The Drug Policy Project combines scholarship with activism to transform drug control policy both at home and abroad. The Project works with the grassroots, media, and policy makers to shift away from the drug "war" paradigm and its disastrous impacts on the environment toward holistic policies that address public health and safety.
Project Director, Sahno Tree, answers the question along with other analysts in the March 2, 2011 edition of the Latin America Advisor.
Uruguay's Legalization of Marijuana
December 13, 2013 - CCTV interviews Sanho Tree, drug policy expert, on Uruguay's "historic and counterintuitive" decision to be the first country in the world to legalize the production and sale of marijuana. By Sanho Tree
Points On a Progressive Drug Policy for the Obama Administration
January 17, 2013 - Institute for Policy Studies Fellow Sanho Tree offers his expert analysis at author event for “A Secret History of Coffee, Coca & Cola," by Ricardo Cortes. By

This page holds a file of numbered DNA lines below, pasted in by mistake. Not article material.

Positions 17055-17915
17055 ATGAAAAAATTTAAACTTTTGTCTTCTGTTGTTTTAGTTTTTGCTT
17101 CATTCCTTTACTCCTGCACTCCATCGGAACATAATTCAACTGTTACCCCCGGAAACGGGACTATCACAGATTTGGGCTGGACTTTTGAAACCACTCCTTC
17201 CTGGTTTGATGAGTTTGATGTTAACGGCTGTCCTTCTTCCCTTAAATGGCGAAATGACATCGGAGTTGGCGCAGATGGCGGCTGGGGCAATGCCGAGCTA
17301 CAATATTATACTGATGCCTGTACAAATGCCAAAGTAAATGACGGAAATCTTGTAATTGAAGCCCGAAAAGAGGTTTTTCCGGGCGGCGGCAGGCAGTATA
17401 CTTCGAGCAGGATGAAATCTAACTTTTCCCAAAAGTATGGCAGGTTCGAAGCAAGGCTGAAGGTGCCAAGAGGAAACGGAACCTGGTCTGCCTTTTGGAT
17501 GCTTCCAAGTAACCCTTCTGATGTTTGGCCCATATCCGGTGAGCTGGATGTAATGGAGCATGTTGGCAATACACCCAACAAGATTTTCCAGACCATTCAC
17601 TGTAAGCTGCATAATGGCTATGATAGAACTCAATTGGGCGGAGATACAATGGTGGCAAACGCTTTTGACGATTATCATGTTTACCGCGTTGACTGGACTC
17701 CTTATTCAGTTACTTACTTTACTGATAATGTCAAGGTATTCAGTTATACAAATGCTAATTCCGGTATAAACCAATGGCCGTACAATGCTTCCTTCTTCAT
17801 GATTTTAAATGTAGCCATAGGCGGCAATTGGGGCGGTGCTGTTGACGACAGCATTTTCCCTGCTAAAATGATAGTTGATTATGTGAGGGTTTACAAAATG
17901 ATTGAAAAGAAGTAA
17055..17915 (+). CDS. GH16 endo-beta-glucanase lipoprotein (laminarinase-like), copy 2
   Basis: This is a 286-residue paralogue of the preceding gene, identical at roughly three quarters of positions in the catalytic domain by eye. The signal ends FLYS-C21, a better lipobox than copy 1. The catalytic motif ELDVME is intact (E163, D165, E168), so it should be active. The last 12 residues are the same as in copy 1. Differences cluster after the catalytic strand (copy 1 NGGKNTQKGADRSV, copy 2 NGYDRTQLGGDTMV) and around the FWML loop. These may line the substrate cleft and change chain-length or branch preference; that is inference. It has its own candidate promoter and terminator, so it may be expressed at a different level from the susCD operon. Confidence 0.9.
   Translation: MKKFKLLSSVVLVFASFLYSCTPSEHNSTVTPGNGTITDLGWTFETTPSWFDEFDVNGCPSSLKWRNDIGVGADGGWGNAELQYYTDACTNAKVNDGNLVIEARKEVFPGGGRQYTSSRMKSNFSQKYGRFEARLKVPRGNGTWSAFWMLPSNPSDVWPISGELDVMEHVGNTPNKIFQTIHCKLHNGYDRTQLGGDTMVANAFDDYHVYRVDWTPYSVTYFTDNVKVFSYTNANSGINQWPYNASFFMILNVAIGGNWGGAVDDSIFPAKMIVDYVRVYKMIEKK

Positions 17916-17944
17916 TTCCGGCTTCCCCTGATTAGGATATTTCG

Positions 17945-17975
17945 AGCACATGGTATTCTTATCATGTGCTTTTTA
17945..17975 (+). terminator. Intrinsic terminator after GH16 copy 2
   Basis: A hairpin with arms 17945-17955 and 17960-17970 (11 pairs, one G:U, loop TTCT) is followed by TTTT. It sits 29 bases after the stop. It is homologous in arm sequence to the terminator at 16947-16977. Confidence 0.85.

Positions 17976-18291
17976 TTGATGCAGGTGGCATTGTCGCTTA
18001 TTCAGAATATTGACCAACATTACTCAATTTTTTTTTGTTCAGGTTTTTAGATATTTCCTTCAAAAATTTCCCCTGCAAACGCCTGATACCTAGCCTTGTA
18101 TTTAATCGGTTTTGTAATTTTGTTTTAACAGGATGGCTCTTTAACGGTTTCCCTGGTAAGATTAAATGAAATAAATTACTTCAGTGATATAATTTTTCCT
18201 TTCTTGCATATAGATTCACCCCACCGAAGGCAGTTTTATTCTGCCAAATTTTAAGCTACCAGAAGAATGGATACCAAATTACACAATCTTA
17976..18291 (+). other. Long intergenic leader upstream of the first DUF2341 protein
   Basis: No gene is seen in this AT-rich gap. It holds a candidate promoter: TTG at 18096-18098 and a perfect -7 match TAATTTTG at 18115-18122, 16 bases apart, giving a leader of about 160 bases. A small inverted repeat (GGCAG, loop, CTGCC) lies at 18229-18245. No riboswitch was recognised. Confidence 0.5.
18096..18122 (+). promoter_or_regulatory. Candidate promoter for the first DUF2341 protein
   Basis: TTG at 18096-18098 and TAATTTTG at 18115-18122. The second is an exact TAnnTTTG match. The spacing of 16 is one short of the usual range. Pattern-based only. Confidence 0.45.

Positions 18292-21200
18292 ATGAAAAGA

What Drives U.S. Policy in Central America?
June 12, 2012 - On Al-Jazeera's Inside Story roundtable discussion, IPSer Sanho Tree discusses how the U.S. State Department gets to play judge, jury, and executioner in Honduras. By Sanho Tree
Is Now the Time for Countries to Legalize Street Drugs?
February 29, 2012 - In the last edition of the Latin American Advisor, Sanho Tree lent his opinion to the ongoing hemispheric debate over drug legalization. By Matias Ramos
[VIDEO] Peru's Cocaine War: Traffickers vs. Farmers
December 23, 2011 - The government of Peru is getting tough on traffickers and encouraging farmers to plant alternative crops, but will it work? By Sanho Tree
Three decades ago, conservative ideologues at The Heritage Foundation produced a primer on the Reagan Revolution entitled Mandate for Leadership, which offered an overarching philosophy against the role of government and in favor of markets.
Today, IPS has taken on the same task for the Obama administration. Mandate for Change is aimed at strengthening the new administration at a time when the need for progressive policies — and appointing progressive people to lead such efforts—is most urgent.